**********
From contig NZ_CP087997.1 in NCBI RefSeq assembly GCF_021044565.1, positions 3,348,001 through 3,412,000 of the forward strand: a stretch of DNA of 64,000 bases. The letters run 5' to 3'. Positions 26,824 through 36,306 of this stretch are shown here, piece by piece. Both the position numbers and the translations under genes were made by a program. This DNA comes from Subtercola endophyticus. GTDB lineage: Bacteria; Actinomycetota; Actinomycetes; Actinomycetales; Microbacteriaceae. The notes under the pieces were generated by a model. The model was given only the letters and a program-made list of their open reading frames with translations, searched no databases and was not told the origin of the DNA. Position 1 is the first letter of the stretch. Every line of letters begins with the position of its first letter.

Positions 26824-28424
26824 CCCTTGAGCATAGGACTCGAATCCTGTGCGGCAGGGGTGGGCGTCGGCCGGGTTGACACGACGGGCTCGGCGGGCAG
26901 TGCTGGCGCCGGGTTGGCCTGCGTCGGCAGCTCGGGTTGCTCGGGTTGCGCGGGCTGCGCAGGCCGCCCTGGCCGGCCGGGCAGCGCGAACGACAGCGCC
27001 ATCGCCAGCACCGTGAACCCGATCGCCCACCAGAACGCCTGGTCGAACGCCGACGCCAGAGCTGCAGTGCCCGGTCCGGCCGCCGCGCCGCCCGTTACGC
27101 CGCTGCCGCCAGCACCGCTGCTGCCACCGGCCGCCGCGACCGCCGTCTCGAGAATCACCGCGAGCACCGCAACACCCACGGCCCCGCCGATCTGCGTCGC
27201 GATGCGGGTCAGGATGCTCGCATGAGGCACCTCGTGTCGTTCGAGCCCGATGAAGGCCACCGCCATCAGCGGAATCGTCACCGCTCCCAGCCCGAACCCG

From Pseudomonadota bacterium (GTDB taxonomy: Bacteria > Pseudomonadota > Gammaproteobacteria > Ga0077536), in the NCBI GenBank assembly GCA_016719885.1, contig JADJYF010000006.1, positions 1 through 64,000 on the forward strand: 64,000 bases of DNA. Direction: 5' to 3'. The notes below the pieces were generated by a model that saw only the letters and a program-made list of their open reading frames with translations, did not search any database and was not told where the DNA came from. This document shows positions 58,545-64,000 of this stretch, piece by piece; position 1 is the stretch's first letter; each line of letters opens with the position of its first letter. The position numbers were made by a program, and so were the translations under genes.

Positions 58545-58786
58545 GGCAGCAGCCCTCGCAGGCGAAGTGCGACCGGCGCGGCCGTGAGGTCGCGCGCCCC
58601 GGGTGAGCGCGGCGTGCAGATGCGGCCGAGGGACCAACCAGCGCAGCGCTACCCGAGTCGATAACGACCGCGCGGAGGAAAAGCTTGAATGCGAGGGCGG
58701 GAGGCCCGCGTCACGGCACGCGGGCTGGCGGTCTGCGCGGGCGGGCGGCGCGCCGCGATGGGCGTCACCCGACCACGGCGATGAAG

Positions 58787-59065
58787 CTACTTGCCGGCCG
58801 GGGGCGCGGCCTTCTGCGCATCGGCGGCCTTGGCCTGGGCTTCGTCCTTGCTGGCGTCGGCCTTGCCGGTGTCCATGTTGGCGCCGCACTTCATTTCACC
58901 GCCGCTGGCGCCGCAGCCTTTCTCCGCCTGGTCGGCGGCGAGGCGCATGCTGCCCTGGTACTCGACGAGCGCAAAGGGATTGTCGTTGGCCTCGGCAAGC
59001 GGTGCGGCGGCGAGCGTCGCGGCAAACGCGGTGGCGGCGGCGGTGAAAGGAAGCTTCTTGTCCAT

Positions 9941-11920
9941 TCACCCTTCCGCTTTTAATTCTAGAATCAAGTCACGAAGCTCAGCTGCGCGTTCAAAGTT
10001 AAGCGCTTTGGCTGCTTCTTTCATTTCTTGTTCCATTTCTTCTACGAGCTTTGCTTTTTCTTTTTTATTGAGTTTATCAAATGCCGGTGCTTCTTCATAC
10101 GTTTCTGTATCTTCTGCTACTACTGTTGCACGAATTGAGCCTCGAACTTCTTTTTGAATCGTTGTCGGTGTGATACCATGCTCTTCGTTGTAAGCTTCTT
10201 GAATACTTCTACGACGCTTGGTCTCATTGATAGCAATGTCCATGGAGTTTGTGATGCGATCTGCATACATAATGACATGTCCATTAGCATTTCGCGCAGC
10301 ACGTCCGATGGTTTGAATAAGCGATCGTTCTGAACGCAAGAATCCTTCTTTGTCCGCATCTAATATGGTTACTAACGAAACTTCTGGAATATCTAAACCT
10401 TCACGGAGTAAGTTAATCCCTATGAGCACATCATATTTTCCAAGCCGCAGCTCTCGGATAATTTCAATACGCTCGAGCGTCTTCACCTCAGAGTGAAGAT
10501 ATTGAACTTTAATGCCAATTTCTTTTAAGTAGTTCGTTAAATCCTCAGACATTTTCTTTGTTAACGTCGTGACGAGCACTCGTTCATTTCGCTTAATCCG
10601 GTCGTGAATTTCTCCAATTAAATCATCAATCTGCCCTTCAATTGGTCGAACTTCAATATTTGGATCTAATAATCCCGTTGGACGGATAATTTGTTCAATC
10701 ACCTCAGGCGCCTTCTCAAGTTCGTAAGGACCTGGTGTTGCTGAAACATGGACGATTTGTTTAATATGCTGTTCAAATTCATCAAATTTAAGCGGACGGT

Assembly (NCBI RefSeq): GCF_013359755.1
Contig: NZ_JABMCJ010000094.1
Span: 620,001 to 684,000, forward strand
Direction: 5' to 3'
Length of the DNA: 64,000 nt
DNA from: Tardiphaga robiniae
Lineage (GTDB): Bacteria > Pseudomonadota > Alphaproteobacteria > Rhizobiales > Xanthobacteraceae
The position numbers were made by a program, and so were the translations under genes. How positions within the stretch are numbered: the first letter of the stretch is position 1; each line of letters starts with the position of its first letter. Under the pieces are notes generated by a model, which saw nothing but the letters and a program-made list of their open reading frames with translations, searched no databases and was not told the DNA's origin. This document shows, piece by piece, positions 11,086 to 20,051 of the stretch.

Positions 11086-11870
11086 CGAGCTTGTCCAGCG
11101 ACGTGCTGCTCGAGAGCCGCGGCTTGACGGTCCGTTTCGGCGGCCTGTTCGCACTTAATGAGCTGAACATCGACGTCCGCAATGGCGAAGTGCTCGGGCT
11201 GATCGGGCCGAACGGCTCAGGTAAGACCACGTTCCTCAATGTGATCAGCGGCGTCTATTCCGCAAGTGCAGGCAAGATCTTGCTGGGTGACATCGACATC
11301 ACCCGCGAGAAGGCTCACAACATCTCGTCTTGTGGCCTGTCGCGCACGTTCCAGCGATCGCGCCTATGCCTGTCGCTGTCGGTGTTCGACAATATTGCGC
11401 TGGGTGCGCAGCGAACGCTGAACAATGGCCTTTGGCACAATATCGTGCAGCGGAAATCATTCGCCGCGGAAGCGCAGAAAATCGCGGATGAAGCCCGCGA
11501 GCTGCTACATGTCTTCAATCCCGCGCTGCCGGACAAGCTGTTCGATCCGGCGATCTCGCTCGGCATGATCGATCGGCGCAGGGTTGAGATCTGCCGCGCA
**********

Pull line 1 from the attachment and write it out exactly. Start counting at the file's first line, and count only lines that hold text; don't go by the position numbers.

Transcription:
From contig NZ_CP087997.1 in NCBI RefSeq assembly GCF_021044565.1, positions 3,348,001 through 3,412,000 of the forward strand: a stretch of DNA of 64,000 bases. The letters run 5' to 3'. Positions 26,824 through 36,306 of this stretch are shown here, piece by piece. Both the position numbers and the translations under genes were made by a program. This DNA comes from Subtercola endophyticus. GTDB lineage: Bacteria; Actinomycetota; Actinomycetes; Actinomycetales; Microbacteriaceae. The notes under the pieces were generated by a model. The model was given only the letters and a program-made list of their open reading frames with translations, searched no databases and was not told the origin of the DNA. Position 1 is the first letter of the stretch. Every line of letters begins with the position of its first letter.